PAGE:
Monday, May 31, 2010
My Memorial Day Weekend Mini-Memoir
Screaming pigeon babies had my eyelids fluttering open. My nostrils flared, air passages blocked, the pillow against my face making it so hard to breathe. My frantic thoughts yelled for the still drowsy, slow to respond, body of mine to do something.
Can’t breathe need air need something to help me!
It took four tries before the message was relayed to the right places. My fingers scrambled over the white linen sheets in a frantic search. My mind ticked away the seconds . . . tick . . . tick . . . as my lungs struggled. A small inhaling of breath sneaked around the pillow’s edges and bought more time. My finger tapped against the slick surface of my cell phone . . .
call for help
... knowing that with the body position I was in, I would be unable to flip open the Samsung screen. I cursed again for getting the cheap flip-open phone and not those boxy ones where you just push a button and start talking without any mechanical fiddling. The brief image of the hammer entered my mind. It lay on the floor beside my bed, a ready device in case someone uninvited into my apartment would decide to take a few parting gifts with nary a “thank you” or and IOU. Not that I have a dislike for uninvited guests. I have a dislike for uninvited guests who try to rob me.
- In April, burglars broke into my sister’s apartment and stole her possessions.
- In May, I had to stop a burglar from breaking into my apartment.
- Last Thursday, a coworker found a burglar in her home. He had rushed along the stairs toward her bedroom. She heard the dog barking while in the bathroom, assuming her husband was home, calling out that she was taking a shower. She stepped out the shower and stood naked-body-to-surprised-face with the unwelcome guest. The guy ran off.
A hammer. The hammer would work. Yet my scrambling fingers found what I truly needed: soft paper material. I yanked it out, placed it between the pillow and my face, and blew the clogged snot from my nose.
Groggily, and for the hundredth time that week, I whispered, “Stupid allergies.”
I had left the window open during the night to cool the hot apartment. In a short tee and underwear, I pushed myself from the bed and stepped toward the window, staring out.
With the nest tucked into the bank sign’s nook across the street, Pigeon Mama stood poised, her scavenged grub clutched in her beak, wings beating as if in laughter upon waking the sleeping humans. She fed her babies as her body bloated out and contracted, droplets of whitish goo streaming from her backside and missing, by inches, the early-risers’ heads as the people waited for the transit bus to arrive.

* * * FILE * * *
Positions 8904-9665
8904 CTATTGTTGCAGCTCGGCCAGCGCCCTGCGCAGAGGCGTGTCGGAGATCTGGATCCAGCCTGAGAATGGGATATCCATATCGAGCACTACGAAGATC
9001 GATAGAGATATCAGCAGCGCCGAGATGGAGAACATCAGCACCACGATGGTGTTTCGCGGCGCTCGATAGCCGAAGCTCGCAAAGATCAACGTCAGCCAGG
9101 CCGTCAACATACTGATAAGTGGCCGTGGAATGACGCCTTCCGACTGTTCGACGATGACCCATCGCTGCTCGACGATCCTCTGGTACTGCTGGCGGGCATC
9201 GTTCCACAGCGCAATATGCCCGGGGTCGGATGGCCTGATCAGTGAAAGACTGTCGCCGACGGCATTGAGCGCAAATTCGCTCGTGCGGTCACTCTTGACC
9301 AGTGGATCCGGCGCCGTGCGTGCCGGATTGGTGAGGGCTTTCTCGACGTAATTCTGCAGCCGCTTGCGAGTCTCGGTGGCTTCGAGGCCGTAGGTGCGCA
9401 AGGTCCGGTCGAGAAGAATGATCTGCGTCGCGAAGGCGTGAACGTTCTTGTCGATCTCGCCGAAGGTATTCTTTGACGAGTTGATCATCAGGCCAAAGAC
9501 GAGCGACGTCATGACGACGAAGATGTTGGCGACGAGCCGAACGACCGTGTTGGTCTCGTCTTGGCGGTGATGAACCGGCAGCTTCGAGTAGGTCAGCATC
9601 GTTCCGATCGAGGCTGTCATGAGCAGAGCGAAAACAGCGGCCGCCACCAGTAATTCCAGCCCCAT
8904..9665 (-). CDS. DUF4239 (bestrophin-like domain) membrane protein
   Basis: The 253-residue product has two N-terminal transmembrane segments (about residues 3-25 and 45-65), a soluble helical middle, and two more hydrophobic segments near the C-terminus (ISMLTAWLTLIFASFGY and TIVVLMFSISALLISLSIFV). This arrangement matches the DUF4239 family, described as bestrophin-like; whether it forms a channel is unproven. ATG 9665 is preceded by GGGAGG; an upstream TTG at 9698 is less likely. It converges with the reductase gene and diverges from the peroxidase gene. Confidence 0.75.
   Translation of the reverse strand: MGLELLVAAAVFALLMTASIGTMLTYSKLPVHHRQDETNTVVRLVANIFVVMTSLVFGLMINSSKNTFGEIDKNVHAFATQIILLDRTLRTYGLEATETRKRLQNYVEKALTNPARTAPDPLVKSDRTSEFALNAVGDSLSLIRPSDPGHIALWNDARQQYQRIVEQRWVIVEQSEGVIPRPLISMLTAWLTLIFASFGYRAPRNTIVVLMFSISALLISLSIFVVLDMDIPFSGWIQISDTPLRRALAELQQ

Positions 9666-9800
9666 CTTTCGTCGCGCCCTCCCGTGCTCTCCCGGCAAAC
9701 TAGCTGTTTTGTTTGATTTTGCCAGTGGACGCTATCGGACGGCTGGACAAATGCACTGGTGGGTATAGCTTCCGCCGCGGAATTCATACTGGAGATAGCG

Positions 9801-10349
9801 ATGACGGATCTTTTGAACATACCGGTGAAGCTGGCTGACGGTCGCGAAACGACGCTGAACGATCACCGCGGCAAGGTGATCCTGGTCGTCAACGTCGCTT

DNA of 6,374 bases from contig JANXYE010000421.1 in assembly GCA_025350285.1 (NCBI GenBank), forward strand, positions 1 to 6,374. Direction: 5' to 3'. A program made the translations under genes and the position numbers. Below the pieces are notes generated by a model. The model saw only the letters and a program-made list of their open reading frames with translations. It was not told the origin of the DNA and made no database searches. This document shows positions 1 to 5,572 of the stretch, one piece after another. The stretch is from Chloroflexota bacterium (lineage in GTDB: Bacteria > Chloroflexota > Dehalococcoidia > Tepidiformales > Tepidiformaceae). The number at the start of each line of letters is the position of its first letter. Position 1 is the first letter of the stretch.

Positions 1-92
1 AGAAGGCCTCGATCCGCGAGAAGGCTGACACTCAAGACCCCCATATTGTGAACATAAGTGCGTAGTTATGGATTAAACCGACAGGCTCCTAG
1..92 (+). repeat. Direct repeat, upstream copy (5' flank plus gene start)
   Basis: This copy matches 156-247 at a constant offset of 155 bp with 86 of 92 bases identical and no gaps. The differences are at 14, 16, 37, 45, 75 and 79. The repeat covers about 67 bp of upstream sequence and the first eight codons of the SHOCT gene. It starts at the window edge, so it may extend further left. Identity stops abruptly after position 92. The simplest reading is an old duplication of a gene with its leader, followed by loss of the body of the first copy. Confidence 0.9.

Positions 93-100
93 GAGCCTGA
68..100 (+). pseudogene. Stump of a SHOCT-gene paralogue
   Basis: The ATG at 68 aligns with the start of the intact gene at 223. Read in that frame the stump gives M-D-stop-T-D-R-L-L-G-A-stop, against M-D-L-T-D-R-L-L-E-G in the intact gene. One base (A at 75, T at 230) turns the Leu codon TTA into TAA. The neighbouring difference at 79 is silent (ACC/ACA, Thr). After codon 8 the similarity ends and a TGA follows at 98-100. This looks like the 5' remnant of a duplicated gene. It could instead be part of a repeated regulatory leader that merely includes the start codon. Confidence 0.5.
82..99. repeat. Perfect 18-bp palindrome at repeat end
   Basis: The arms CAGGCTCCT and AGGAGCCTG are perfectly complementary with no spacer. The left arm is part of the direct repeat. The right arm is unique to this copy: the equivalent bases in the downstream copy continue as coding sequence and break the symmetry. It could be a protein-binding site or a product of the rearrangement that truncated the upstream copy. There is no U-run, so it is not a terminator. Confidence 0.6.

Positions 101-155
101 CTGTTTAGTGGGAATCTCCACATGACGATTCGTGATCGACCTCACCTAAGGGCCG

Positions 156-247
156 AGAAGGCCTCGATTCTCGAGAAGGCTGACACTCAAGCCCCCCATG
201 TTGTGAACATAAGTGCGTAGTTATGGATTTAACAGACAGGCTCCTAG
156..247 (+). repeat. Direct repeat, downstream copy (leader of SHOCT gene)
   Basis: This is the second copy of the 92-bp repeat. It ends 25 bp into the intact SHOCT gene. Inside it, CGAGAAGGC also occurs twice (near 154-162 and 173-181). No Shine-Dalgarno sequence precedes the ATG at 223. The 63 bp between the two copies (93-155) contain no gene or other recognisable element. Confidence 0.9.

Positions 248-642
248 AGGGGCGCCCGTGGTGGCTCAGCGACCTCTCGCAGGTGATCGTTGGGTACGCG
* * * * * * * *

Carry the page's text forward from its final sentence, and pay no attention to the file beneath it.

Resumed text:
I took this sight as a signpost for things to come. Fate. Destiny. God’s practical poop jokes upon my unwary head.
This should be an entertaining weekend.
Saturday . . . evening . . .
My body jumped in place while I typed. The Samsung’s tiny window lit up, a square beacon of life within something lifeless. Wires and transistors and thingamabobs that the tech people probably had no names for except, “those thingamabobs,” showed it can do things I cannot. Such a small device as its incessant presence emphasized it WILL do stuff without my say-so at times inconvenient to me and perhaps even disastrous to my well-being.
The phone reminded me of the novel by Isaac Asimov, “I, Robot,” and the killer robot movie featuring the same name and starring Will Smith. With a shaky hand, I reached toward the cell with a litany running through my brain.
Remember, phone. You must obey The Three Laws set forth by Asimov pertaining to all robots: 1 - A robot may not injure a human being or, through inaction, allow a human being to come to harm. 2 - A robot must obey any orders given to it by human beings, except where such orders would conflict with the First Law. 3 - A robot must protect its own existence as long as such protection does not conflict with the First or Second Law.
I saw the little icon of an envelope zooming forward in the screen, silently beating against the cell window as if trying to break through in importance. A text-message from my Boss.
Why was he calling me at 7:48 in the evening?
Thoughts of winning booze and a vacation cruise had me eagerly reading his message. The Boss and I had a good relationship. We called each other names - like weirdo. We joked and laughed at our meetings in the park or café. We sent phone texts talking about people considered douche-bags who made life harder for everyone.
He asked (through text) if I still planned to meet him at 6 at the café near where he lived. Confused, I sent him a message, reminding him that I wasn’t working this weekend because of the holiday (I had said that at our meeting on Friday, since it was obvious he had family plans for the weekend and didn’t want to work himself). He laughed - or rather I imagined him laughing - at the mistake. We shared some more humor involving douche-bag people and ended our texts.
Several hours later, I heard someone shouting outside my apartment. I recognized my name. I recognized the name the person spoke. I didn’t recognize the person’s voice.
“Michelle, this is K—. Give me a call.” Then the voice grew distance as he threw back parting words. “I hate the bitch.”
Huh? It sounded like a primitive form of communication, smoke signals lifting up into the prairie sky for the distant Indian tribe, informing them of Asimov’s three robotic rules. Since my phone had played good before, and I was still in a fantastic mood, I called up K— (or rather I sent a text-message) to ask if he was the actual person who sent the smoke signals.
K— said it was him outside. He had been the one to shout up toward my window.
I asked him why. In a flurry of strange messages similar to a ninth-grade smack down involving words such as “You’re weak. You didn’t do me any favors” and insulting phrases toward certain female body parts as personal names, he unleashed his pent-up frustration. During the often bewildering and sarcastic texts of his, one phrase kept popping to the forefront of my cranium.